Juan de Pareja 1606 -1670

The portrait of Juan de Pareja by the Spanish artist Diego (James) Velazquez was painted when on a visit to Rome in 1648. He was going to paint a picture of the Pope, Innocent X, and so he asked his servant and friend Juan to sit for him to practice. The portrait of Juan is now world famous.
Juan’s mother was African who came to Spain as a slave, his father was Spanish. He was born in Seville in about 1610 and worked for an aunt of Velazquez. When she died he came as an assistant to Velazquez and helped him mix his paints and stretch the canvasses. It was forbidden for servants like Juan be an artist himself, but in spite of this Juan learned by watching Velazquez.
There is a story that Juan put one of his paintings with others by Velazquez. The King of Spain saw it and when he found out it was painted by Juan he said “this man can’t be a servant”. After this Velazquez made him a free man and they remained good friends for the rest of their lives.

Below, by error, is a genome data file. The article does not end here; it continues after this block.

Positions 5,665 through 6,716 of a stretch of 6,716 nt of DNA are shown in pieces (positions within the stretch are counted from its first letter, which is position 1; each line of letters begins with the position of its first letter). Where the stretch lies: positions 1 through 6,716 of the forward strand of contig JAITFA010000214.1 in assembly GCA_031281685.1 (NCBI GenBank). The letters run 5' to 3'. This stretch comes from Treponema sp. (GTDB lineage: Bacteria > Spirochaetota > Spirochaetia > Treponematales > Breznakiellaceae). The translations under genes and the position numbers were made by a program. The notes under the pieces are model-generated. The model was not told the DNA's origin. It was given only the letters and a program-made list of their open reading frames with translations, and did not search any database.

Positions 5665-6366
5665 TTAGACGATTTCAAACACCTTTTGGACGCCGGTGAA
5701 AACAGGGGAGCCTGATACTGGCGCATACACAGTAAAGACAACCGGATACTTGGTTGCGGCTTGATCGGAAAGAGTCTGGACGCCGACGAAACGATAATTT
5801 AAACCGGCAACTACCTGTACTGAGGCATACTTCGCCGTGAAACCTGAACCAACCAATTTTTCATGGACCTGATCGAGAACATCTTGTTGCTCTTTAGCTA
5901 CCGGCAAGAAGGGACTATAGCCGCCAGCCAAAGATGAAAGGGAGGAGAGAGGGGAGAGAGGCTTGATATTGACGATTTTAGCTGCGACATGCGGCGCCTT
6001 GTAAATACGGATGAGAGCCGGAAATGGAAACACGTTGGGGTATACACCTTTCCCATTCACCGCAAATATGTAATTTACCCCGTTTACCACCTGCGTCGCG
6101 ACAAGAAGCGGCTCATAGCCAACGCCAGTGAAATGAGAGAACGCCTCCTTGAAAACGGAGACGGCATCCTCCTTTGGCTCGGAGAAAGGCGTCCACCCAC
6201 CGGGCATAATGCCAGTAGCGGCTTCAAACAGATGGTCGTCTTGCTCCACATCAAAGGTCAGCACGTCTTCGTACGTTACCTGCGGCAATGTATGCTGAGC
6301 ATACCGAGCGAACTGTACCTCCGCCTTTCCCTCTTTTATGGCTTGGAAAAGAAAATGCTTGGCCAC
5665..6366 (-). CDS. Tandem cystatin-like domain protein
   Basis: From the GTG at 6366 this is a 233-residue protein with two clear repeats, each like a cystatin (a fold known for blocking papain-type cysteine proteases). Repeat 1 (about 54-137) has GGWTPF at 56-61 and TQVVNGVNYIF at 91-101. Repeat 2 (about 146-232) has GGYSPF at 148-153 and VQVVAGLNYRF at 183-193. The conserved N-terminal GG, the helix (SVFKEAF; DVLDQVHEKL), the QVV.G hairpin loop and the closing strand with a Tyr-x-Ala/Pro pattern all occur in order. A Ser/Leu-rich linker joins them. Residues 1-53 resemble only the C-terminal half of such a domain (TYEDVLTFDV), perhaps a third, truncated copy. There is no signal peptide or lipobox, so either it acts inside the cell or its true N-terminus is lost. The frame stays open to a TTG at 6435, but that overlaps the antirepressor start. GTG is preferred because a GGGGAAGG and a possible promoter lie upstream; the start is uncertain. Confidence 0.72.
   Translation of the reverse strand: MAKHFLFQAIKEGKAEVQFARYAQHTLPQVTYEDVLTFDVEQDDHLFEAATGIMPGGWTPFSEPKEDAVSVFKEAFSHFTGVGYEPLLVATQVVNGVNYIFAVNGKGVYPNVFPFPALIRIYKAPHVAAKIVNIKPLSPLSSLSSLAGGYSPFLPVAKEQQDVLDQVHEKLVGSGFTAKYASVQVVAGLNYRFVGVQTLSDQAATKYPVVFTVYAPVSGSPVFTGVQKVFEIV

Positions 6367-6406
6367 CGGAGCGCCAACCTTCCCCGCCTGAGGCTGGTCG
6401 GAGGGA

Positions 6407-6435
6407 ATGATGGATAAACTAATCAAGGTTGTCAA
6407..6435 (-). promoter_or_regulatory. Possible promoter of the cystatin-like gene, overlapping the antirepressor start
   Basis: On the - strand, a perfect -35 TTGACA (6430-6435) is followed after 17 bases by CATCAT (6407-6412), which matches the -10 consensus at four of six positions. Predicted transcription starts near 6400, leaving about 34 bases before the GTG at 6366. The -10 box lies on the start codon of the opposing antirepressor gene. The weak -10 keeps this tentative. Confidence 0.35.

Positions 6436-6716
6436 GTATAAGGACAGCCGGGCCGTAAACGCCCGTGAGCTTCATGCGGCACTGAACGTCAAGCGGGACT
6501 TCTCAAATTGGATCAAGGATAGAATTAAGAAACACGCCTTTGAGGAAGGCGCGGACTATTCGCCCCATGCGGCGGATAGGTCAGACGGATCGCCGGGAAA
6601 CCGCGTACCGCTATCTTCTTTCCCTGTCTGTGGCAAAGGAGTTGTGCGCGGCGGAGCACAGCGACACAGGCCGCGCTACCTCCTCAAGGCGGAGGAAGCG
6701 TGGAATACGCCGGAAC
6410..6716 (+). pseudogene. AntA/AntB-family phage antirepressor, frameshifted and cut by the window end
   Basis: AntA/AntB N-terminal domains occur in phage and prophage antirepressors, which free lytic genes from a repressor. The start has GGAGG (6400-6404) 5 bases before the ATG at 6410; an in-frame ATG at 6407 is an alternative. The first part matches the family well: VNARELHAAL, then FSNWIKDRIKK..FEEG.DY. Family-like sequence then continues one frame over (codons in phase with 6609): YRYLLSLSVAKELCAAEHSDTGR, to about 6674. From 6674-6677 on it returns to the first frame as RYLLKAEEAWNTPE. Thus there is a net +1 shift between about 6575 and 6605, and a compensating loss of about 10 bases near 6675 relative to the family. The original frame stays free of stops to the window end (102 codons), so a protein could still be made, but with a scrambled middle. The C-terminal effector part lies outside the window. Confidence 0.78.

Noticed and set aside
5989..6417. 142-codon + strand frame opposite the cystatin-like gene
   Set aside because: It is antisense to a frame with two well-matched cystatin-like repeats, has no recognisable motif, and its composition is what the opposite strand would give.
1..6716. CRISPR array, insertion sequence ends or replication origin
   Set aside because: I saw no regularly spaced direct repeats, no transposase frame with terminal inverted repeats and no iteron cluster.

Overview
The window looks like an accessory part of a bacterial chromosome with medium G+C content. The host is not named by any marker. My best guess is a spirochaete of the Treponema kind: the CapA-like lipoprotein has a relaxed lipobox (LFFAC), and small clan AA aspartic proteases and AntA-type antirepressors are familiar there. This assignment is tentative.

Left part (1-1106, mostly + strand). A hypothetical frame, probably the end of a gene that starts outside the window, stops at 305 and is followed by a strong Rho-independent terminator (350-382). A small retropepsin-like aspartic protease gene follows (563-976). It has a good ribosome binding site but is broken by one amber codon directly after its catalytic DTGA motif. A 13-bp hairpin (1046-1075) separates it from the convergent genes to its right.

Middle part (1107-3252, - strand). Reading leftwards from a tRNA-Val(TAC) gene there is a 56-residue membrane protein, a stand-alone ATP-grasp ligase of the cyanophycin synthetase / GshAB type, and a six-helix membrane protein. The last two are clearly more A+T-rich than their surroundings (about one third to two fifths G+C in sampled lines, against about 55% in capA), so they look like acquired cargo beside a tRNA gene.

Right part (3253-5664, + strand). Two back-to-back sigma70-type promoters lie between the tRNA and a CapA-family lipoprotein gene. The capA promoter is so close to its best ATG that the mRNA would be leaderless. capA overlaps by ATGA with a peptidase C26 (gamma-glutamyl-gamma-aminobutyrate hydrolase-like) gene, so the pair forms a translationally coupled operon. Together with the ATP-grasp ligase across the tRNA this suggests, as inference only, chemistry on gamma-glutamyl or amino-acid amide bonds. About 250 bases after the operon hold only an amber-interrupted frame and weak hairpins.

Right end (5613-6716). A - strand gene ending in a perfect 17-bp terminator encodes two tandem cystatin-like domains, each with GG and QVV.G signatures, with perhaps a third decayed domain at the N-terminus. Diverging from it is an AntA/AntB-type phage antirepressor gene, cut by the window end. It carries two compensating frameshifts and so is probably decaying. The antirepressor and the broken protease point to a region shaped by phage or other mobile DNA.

One of Juan de Pareja’s paintings is “The Calling of St Matthew” which was finished in 1661. If you look carefully you can see that Juan has painted himself. He is standing on the left.
Juan de Pareja’s painting can be seen at the Prado Museum in Madrid. Velazquez’ portrait of Juan de Pareja is in the Metropolitan Museum of Art in New York. This picture was in England until it was sold for $5.5 million (US dollars) in 1971.
Some think that Juan might have been the painter of pictures once thought to be by Velazquez.

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Further reading
Information about Juan de Pareja
I Juan de ParejaSuitable for children in Key Stage 2.

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